don't agree to provide a recorded statementA common mistake that car accident victims make is agreeing to give a recorded statement to the negligent driver’s insurance company. You are not required to give one to settle your claim, and you should not agree to this request. 

What Is a Recorded Statement?

A recorded statement is a session where the insurance adjuster asks you questions about your car accident and the injuries you suffered. The session is recorded and later transcribed into a written document. Your answers can be used against you in settlement negotiations or in court if you must litigate your claim.

Three Reasons Not to Agree to Give a Recorded Statement

While some insurance adjusters will use a recorded statement to investigate an auto collision claim, others will use it to try to use it to deny a claim or reduce the amount that the insurance company must pay in a settlement. Even if you have nothing to hide and are being careful, you could say something that could hurt your case. Here are three ways that this could happen:

  • Inconsistent statements. The insurance adjuster would look for statements you made about the crash or your injuries in the recorded statement that are inconsistent with the statements you gave to the police, your doctor, and others. He may try to use this information to argue that you are not believable.
  • Trick questions. The adjuster is skilled at conducting a recorded statement session and may ask trick questions designed to get a certain response from you. You could say something that you do not mean even if you listen to the questions carefully before answering.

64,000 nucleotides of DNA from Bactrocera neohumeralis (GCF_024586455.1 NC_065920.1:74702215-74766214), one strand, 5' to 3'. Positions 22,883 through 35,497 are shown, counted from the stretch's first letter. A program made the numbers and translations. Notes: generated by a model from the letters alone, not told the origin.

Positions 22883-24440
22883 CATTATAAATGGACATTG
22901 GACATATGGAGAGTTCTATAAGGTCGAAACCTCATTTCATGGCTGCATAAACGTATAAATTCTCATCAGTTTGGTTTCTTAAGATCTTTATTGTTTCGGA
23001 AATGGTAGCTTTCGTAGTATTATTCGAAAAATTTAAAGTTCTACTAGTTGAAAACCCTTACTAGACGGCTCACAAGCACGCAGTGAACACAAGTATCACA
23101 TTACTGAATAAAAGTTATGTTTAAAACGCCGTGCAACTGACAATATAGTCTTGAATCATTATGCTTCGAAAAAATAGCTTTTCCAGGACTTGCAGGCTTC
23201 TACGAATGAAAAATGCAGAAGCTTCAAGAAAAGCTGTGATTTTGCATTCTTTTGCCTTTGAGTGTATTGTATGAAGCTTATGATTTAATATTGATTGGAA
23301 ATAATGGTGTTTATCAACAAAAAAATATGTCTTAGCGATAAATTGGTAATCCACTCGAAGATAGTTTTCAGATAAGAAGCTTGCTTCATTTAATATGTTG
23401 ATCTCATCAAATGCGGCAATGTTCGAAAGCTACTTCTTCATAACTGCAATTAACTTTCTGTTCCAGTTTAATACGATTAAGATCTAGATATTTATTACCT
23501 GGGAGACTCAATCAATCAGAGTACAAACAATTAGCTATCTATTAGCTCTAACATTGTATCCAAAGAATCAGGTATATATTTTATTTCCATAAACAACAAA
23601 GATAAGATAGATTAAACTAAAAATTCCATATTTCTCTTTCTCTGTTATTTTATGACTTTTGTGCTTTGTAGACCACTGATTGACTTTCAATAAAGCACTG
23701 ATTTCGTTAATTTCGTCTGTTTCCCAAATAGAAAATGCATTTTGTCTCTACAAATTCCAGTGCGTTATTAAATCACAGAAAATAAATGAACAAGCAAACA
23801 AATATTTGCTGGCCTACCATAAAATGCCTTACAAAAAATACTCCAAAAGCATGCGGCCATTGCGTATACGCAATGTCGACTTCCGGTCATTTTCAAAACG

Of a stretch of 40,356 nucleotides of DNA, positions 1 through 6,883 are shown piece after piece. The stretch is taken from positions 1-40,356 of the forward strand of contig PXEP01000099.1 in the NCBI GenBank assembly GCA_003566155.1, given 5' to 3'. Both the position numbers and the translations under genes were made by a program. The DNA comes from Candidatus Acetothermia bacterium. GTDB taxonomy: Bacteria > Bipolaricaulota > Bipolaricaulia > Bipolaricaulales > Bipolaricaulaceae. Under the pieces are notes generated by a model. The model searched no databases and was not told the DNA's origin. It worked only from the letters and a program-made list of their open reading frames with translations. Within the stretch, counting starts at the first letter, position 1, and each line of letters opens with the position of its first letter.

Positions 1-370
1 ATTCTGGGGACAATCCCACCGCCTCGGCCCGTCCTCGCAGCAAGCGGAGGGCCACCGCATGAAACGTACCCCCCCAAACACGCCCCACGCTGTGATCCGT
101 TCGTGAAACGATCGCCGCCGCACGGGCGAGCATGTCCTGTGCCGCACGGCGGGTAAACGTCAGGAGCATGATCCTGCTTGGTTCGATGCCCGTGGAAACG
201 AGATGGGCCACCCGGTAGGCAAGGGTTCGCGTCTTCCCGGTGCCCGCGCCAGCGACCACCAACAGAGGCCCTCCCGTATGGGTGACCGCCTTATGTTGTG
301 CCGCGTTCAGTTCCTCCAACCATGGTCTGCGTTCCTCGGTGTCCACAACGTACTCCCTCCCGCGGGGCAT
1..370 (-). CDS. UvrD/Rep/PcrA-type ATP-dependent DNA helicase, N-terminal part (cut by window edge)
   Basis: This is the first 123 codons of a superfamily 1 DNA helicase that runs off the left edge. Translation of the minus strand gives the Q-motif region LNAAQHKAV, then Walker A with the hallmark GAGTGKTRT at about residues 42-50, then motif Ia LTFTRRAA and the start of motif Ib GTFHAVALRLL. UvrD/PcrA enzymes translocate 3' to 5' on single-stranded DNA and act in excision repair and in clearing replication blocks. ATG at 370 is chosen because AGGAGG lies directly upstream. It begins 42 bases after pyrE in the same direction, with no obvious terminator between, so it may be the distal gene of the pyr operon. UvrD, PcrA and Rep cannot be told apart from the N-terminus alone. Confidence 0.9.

• Incomplete information. A recorded statement is often requested soon after a car accident. At this early stage of your medical treatment, you cannot know the true seriousness of your injuries, treatments you will need, or how long it will take you to recover. Any answers you would give to these questions would be incomplete and may not be accurate.

What Should You Do If You Are Asked to Give a Recorded Statement?

You should retain an experienced car accident attorney immediately if the negligent driver’s insurance company asks you to give a recorded statement. Let him handle all communications on your behalf. He can also negotiate your settlement so that you receive the full compensation you deserve.

Start learning about the car accident claims process by downloading my free book, The 10 SECRETS You Need to Know About Your Injury Case BEFORE You Call a Lawyer. Then, start a live chat or fill out my convenient online form to schedule a free consultation to get your questions answered and find out about my extensive experience helping car accident victims.

Mark Blane
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San Diego Personal Injury Lawyer | California Car Accident Attorney